Anaphylaxis: ED visits up by 51%, new care standard released


Wednesday, 24 November, 2021

Anaphylaxis: ED visits up by 51%, new care standard released

The Australian Commission on Safety and Quality in Health Care (the Commission) has released the first national standard of care for patients with anaphylaxis.

Australia has one of the highest documented rates of hospital anaphylaxis admissions in the developed worldi, with up to 20 deaths from anaphylaxis each year and one in four ED patients not receiving timely adrenaline injections.

Anaphylaxis presentations to emergency departments in public hospitals rose by 51% to 11,594 in the five years to 2019–20. Given a rising rate of visits to hospital emergency departments nationwide for this potentially fatal condition, the release is timely.

The new standard emphasises the need for prompt treatment and continuity of patient care between acute and general practice healthcare settings. It describes the optimal standard of clinical care for patients experiencing anaphylaxis, recommending priority areas for clinicians managing treatment.

Anaphylaxis occurs when our immune system overreacts to an allergen or allergy trigger, with common triggers being foods such as nuts, milk, fish, shellfish and eggs; insect venoms such as wasp and bee stings; and some medicines. Up to 10% of infants and 2% of adults have food allergiesii.

Clinical lead for the new standard, Associate Professor Amanda Walker, Clinical Director at the Commission, reaffirmed the goal as safer care for all anaphylaxis patients.

“The standard addresses gaps in existing guidelines for patient care, such as ensuring timely treatment with adrenaline and strengthening the process for handover of care along the patient journey,” she said.

“Adrenaline is the first-line treatment for anaphylaxis and should be administered promptly.

“But a person who has experienced anaphylaxis remains vulnerable in the community after discharge.

“There needs to be a safe discharge and clear handover of care to the patient’s GP and immunologist.”

The new clinical care standard is also important for families and carers of people at risk, as well as for the individual themselves.

“It is vital for people at risk of anaphylaxis to know how to manage their allergy, how to recognise symptoms and how to correctly use a personal adrenaline injector if needed,” A/Professor Walker explained.

“What is new in the national standard is a requirement for patients at risk of anaphylaxis to have access to their prescribed adrenaline injector at all times. In hospital and healthcare settings, patients do not usually have access to their own medicines. This is one important exception, to ensure the adrenaline injector is with the patient wherever they are, so they can use it if needed.”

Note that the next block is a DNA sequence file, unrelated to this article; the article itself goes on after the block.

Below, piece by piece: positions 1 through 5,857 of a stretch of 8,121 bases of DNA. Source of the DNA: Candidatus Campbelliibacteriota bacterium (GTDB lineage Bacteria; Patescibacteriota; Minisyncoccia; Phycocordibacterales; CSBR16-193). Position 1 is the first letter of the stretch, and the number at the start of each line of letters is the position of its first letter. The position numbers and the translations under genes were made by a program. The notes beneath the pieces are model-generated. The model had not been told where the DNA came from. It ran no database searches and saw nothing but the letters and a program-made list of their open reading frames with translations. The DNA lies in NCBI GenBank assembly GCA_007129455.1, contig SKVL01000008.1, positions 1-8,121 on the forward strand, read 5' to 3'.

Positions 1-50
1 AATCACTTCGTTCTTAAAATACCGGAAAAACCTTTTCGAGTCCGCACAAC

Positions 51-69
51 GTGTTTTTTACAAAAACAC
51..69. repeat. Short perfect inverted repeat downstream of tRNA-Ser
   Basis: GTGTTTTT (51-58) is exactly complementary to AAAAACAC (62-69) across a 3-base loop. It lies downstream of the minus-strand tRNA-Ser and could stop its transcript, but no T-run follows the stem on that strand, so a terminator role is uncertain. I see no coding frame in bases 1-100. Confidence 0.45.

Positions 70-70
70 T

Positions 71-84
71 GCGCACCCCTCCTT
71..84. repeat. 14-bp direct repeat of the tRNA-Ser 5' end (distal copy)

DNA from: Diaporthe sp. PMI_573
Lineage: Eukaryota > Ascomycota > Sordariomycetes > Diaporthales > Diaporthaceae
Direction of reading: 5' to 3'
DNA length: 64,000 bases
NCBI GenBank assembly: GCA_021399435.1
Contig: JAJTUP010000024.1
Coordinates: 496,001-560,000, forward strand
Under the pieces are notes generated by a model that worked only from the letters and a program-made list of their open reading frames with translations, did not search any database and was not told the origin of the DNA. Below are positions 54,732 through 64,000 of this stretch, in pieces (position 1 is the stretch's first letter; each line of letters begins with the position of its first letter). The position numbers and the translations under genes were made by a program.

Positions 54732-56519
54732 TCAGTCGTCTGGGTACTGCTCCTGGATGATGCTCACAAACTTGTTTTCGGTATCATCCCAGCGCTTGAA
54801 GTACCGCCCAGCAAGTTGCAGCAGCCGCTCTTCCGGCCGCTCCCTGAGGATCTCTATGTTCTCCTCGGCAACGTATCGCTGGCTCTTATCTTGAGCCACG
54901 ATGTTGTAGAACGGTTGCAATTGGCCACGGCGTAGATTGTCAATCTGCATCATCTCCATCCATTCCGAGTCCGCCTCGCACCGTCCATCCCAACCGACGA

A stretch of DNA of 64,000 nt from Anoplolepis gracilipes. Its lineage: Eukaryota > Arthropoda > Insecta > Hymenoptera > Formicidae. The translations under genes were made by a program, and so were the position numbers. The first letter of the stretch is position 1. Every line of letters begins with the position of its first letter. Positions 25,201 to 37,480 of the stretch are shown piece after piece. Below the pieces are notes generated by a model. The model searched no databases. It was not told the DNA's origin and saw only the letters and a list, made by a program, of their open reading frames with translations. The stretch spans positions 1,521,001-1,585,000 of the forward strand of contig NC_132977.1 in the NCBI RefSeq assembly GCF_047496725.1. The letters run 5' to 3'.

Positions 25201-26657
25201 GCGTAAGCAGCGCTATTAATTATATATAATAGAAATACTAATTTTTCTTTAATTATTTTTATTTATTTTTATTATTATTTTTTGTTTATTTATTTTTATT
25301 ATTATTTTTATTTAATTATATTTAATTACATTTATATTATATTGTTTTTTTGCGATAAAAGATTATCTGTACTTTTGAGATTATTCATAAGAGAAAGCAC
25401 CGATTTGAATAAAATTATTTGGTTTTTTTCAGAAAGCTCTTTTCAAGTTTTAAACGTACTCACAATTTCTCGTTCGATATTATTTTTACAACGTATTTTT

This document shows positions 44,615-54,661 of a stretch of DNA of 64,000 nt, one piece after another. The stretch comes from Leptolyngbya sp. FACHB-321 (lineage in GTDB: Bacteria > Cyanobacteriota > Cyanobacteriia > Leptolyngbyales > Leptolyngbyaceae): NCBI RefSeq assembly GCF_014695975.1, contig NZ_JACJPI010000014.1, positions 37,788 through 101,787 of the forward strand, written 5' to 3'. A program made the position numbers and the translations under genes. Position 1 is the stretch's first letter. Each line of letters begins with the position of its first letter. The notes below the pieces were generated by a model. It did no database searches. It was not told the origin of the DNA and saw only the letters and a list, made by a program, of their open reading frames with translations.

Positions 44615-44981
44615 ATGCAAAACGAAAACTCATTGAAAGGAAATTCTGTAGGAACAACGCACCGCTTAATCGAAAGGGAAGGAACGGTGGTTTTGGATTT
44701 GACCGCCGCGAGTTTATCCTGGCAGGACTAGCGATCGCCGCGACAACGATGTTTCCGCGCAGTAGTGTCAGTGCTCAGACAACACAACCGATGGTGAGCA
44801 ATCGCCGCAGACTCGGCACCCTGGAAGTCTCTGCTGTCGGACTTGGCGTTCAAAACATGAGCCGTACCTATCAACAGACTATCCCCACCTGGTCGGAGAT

Dr Preeti Joshi, paediatric clinical immunology/allergy specialist and Co-chair of the National Allergy Strategy, said the standard would help avoid dangerous mistakes.

“The new standard highlights the importance of safe practices — such as ensuring a person with anaphylaxis does not stand up or walk, even after they have had adrenaline — a critical issue that is often overlooked when managing anaphylaxis.

“Having or witnessing anaphylaxis can be frightening, as symptoms can go from bad to worse very quickly. If it is not recognised and treated immediately, it can result in serious complications and can even be fatal,” Dr Joshi said.

The new clinical care standard is supported and endorsed by the National Allergy Strategy, a partnership between the Australasian Society of Clinical Immunology and Allergy (ASCIA) and consumer group Allergy & Anaphylaxis Australia (A&AA).

i Mullins RJ, Wainstein BK, Barnes EH, Liew WK, Campbell DE. Increases in anaphylaxis fatalities in Australia from 1997 to 2013. Clinical & Experimental Allergy 2016;46;1099–1110. https://onlinelibrary.wiley.com/doi/10.1111/cea.12748

ii Australasian Society of Clinical Immunology and Allergy. Food allergy [Internet]. 2019 [cited 2020 Aug 3]. Available from: https://www.allergy.org.au/patients/food-allergy/food-allergy

Image caption: Associate Professor Amanda Walker — Clinical Director, ACSQHC. Image courtesy of ACSQHC.

Related News

Model finds key to COVID-19 deaths in the elderly

A person's ability to fight infections largely depends on how well their immune system...

Long COVID: Half of patients hospitalised have at least one symptom two years on

Half of a a group of patients admitted to the hospital with COVID-19 infection in Wuhan, China,...

New micro-device set to boost IVF success

The University of Adelaide and Fertilis have developed a micro-device that will allow more IVF...


  • All content Copyright © 2022 Westwick-Farrow Pty Ltd